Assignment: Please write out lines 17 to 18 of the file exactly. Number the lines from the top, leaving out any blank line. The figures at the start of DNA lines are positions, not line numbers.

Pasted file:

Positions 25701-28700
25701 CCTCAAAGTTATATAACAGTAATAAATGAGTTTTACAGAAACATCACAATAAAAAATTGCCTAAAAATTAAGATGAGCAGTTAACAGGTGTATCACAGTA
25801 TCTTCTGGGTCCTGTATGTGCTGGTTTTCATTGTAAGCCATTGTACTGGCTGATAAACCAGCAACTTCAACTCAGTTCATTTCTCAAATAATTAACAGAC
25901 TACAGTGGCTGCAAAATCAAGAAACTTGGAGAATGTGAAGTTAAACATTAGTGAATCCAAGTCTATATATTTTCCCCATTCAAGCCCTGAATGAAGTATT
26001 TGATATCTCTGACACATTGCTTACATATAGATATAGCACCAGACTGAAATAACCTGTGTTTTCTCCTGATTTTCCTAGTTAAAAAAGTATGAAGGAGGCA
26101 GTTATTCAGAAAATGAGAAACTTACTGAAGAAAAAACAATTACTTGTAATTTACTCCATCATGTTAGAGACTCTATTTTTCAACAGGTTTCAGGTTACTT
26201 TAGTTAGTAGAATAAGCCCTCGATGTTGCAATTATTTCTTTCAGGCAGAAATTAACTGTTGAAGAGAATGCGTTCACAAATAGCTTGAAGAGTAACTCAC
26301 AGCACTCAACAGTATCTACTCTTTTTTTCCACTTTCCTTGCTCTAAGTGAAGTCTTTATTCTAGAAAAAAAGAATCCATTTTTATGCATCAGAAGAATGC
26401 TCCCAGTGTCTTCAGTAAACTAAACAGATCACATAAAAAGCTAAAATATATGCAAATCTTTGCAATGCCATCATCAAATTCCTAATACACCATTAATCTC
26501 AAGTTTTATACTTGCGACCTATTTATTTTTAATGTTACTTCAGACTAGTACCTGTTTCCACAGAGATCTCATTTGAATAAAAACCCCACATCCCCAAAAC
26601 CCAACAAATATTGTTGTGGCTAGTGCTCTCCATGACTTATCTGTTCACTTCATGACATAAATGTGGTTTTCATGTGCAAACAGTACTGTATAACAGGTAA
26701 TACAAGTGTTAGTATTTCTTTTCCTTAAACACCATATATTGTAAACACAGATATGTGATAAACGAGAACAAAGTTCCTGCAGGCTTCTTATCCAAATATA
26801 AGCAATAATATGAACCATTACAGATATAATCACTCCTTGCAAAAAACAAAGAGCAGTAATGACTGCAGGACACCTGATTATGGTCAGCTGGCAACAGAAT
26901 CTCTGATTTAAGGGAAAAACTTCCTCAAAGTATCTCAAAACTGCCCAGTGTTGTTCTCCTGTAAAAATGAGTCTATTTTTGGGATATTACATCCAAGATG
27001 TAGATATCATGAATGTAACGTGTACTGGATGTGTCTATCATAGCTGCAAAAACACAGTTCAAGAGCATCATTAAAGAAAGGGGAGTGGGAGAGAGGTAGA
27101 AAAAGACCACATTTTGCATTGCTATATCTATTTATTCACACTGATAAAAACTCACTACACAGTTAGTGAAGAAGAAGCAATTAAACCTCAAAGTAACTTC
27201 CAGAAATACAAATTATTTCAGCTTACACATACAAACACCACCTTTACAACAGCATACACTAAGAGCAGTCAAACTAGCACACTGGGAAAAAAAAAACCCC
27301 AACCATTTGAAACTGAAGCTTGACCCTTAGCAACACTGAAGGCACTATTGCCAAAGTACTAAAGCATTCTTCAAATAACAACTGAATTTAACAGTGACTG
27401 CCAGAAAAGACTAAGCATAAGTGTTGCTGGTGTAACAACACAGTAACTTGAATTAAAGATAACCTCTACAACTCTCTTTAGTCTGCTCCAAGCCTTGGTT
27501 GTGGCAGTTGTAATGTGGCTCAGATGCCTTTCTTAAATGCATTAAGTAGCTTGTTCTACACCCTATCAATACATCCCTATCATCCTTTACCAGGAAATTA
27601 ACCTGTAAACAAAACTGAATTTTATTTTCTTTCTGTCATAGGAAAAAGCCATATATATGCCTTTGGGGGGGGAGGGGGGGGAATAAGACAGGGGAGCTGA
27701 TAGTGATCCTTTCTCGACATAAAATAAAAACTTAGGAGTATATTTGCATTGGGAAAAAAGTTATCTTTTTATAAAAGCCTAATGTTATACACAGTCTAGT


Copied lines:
27201 CAGAAATACAAATTATTTCAGCTTACACATACAAACACCACCTTTACAACAGCATACACTAAGAGCAGTCAAACTAGCACACTGGGAAAAAAAAAACCCC
27301 AACCATTTGAAACTGAAGCTTGACCCTTAGCAACACTGAAGGCACTATTGCCAAAGTACTAAAGCATTCTTCAAATAACAACTGAATTTAACAGTGACTG